I am in the midst of an experiment. It is an experiment in “niceness.” It is an experiment in saying “hello” and it is an experiment in being welcoming. It is also an experiment in not taking people for granted.
My experiment started in mid-October on a lovely blue-sky afternoon. I had been mountain biking all morning and then went out to lunch with my riding companions. I didn’t have a big “to-do” list for that day and I stayed away from the computer. When my kids came home, the door was accidently locked and they had to ring the doorbell. I opened the door, greeted them with a big smile and a big “hello” and guess what I got in return? Big smiles and big hellos. We went on to have a very nice afternoon together.
Now you may be the kind of mom or dad that always greets your kids with a big smile and a big hello. I am not. Depending upon what has been happening all day and how pressed I am feeling about getting things “done,” I often greet my kids in a distracted manner, “Hey, hope you had a good day, I’ll be done here at the computer in half an hour.” And, sometimes, I don’t greet them in person at all — just with a note on the whiteboard that reads “On bike ride, be home in half an hour Love, Mom.”
This is not something I am proud of. In fact, it has always sort of bothered me that I am not very good at hellos. I am excellent at goodbyes. Goodbyes are ritualized at our house. Line up by the front door, look each other in the eye, give them a quick hug and wish them a great day. Sometimes, my husband and I even walk the dog at the same time they leave for school and we can all walk together. By the time they come home from school, however, I am usually distracted, stressed, confused or just plain tired from trying to fit too many things into too short a time. Hence, the distracted welcome home and attitude that clearly says “Hello, I love you, but I can’t pay attention right now. Please fend for yourselves and I’ll be with you in a moment (or 30)”. Welcome home? I think not.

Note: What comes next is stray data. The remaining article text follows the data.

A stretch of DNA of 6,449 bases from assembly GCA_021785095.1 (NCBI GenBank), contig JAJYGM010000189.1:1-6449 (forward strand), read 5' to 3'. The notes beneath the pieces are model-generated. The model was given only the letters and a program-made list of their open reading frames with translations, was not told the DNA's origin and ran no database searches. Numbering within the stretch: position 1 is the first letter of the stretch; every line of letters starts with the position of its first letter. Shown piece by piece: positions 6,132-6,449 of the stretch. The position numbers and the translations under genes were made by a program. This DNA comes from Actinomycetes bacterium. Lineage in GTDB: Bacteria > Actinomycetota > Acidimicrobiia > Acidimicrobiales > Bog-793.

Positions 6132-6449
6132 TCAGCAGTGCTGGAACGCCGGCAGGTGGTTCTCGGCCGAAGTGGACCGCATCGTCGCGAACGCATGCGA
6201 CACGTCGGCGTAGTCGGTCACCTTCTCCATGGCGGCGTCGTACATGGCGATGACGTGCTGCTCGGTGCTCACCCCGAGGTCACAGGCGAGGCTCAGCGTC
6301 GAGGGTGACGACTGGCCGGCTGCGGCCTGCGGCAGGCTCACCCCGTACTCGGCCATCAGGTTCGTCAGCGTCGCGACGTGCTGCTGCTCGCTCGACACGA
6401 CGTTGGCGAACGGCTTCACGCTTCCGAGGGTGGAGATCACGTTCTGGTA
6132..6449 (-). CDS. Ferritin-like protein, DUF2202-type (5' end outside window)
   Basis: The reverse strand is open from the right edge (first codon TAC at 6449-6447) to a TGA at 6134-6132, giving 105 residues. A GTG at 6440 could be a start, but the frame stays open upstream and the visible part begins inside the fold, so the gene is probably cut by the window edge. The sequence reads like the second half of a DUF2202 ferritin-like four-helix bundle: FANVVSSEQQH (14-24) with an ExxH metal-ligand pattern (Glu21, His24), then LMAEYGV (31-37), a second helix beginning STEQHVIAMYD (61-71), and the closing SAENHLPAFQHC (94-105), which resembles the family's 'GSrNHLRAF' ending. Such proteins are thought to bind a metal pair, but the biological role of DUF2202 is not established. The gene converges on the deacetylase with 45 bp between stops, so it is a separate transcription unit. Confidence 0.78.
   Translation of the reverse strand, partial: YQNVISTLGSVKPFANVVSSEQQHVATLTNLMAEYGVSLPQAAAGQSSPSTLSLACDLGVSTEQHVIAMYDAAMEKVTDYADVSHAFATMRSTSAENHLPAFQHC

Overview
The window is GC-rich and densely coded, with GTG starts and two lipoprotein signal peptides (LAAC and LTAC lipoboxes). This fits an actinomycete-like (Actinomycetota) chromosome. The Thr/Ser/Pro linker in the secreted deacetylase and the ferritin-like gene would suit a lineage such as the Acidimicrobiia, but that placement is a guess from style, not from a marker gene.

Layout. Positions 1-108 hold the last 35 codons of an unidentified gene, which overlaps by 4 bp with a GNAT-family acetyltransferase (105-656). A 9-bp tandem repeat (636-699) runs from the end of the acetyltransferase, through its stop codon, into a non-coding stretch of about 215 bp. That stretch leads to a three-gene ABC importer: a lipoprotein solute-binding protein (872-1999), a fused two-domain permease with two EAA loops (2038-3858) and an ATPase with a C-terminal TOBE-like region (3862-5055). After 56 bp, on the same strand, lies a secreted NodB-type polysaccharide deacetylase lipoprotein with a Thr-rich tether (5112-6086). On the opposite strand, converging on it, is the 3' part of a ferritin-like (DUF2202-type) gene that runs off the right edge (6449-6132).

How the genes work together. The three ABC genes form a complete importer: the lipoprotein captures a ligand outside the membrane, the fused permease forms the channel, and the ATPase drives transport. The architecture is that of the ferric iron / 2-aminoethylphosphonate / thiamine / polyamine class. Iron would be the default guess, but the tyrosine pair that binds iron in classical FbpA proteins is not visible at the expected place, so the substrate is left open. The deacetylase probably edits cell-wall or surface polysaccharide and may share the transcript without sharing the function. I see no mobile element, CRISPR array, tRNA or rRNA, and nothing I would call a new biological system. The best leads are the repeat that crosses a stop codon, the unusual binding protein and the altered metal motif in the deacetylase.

Well, after my first successful post-school hello experience with the boys, I decided to try it on my husband. Now when he comes home, we are usually both distracted. By the time he arrives, the boys and I are deep in the midst of either a) homework, b) coming and going from after school activities, or c) dinner preparation (if we’re lucky). “Hi, how was your day? You may want to change clothes, because we have to leave in 15 minutes” is neither a very nice welcome home, nor unfortunately, an uncommon greeting in our home. Let’s face it, who wants to come home to that? Anyway, fresh off of my triumphant smile and hello experience that afternoon, I tried it on my husband and guess what? What I gave out, I got back. Interesting how that works….
So now, here I am 6 weeks later. And here is what I’ve learned.
You get back as good as you give. Obvious, I know, but in this case, by making an effort to be welcoming when the most important people in my life return to my life, we are not only a lot happier, but I have been forced to plan ahead in order to not be stressed at homecoming time. Less stress is best. For everyone.
Don’t take people for granted. I think a lot of adults do this. We use our best manners around strangers, acquaintances and friends, because we want to make a good impression and leave a good impression. With our own families, we are etiquette slobs. We often treat those who matter most like those who matter least. And, then, horror of horrors!, we teach our children to behave this way too.
Smiles cure everything. There are certainly days that don’t go as I’ve planned and there are certainly days when I am stressed. But if I can greet people with a smile (and smile when I answer the phone — hellos and goodbyes are at play even when we’re not face to face) it starts the ball rolling and we are a nicer family.
Make real time to hear about each other’s day. For us, dinner time is not the right time to have this discussion. We eat together most every night, but sometimes early, sometimes late and sometimes there just isn’t time to really reflect with one another on our days. With the boys, I have found that if we can give each other five minutes of undivided attention after they’ve had a chance to eat something and just chill, we may find the 5 minutes will grow to 15. If I am distracted when they get home and just toss them a passing glance and a “Hey how was your day?” my chances of really finding out about their day are nil. It is pretty much the same with my husband.
After seven weeks, you may be wondering why I still say that I am in the midst of an experiment. Shouldn’t the experiment be about over? No. I’ve decided to keep this one rolling. I don’t want to slip back into my bad habits. And, I certainly don’t want to take what I’ve learned for granted. So on the experiment goes…I hope for the rest of my life.
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